I thot sum1 would mention my problem - getting good germination and actually having some carrot seedlings to thin . .
My garden soil drains very, very fast. Once the interminable spring rains stop and we get to sunshine - the dampness disappears out of the top inch of soil in about 30 minutes . . . Since carrot seed resides in the top 1/4" of soil, I'm sure I've killed thousands of tiny carrot seedlings by not maintaining good soil moisture levels.
I could cover the soil surface and the underlying carrot seed with a board or burlap. But, that would mean that I'd need to look under
the covering on a regular basis - over what seems like a carrot seed's required 3-week germination schedule . . . see above regarding seedling murder
There were a couple of solutions:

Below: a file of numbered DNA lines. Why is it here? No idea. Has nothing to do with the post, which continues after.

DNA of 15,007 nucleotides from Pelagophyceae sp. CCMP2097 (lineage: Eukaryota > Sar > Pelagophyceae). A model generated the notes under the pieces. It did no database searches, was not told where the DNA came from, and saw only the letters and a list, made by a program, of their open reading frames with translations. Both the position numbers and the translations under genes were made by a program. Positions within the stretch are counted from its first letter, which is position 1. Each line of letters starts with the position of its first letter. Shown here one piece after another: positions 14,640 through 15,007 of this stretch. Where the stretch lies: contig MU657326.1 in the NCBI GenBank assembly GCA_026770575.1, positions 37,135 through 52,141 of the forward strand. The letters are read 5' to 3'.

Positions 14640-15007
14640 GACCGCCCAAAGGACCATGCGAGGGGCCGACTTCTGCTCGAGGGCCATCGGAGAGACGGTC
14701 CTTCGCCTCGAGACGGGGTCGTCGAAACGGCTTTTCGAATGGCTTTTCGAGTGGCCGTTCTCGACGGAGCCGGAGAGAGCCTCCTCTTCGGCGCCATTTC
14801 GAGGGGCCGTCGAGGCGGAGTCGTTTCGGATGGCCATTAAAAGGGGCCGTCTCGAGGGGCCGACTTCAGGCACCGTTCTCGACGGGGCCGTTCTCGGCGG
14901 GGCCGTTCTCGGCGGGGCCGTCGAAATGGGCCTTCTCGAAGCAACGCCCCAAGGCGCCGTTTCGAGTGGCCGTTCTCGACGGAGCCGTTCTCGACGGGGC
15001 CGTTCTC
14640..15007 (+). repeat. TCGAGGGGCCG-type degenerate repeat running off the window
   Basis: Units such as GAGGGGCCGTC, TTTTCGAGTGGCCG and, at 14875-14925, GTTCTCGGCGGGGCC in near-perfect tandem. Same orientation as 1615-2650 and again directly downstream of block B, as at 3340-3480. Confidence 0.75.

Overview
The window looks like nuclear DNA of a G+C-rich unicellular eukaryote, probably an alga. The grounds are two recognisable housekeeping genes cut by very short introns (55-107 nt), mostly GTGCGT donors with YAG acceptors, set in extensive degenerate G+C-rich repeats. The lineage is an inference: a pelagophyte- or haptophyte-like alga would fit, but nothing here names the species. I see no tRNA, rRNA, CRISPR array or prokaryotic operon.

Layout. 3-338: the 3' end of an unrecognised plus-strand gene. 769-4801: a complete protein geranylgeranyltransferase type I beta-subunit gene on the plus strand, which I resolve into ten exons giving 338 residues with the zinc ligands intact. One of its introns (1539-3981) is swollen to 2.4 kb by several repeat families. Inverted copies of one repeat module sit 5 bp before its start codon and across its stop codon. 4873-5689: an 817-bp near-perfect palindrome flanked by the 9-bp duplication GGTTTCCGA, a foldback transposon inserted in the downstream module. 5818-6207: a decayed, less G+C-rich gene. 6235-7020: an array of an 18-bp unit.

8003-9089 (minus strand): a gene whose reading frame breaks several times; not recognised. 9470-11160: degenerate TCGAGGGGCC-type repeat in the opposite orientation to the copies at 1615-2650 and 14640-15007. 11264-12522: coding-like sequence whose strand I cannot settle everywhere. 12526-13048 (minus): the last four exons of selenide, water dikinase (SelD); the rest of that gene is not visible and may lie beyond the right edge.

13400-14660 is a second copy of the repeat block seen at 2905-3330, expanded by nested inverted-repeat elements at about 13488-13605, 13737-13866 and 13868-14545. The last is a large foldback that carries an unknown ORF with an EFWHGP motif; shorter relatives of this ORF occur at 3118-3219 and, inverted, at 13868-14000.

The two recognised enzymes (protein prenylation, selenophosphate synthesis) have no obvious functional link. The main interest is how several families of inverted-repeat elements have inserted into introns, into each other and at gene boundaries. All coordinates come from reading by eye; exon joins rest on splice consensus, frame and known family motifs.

One that gets you to "Applestar's seed balls" quickly is just to order pelletted seed. I've ordered pelletted carrot seed from both Johnny's and Harris in years past. They don't always have the varieties that I am interested in trying but - those clay pellets go a long way to holding needed moisture against the seed.
Nes mentioned the "the wallpaper paste method." I'm not sure what Vanessa is referring to - probably the gluing of the seed to paper. I've done that using one tablespoon of cornstarch to one cup of water and bringing that to a boil. Cooled this gel to room temperature before I glued seed to strips of paper towels.
. . . the paper towels were a bit tedious to try to get underground what with wind and everything. So, I just carried the cornstarch mixture out into the garden in a ziplock bag, cut the corner out of the bag and dribbled
the gel into the soil. Then, I sprinkled the carrot seed on the line of gel. It really does just a good a job of holding moisture on those seeds during the weeks
it takes for them to germinate.
Now back to seed sprinkling techniques . . .
We are each other's harvest; we are each other's business; we are each other's magnitude and bond. ~ Gwendolyn Brooks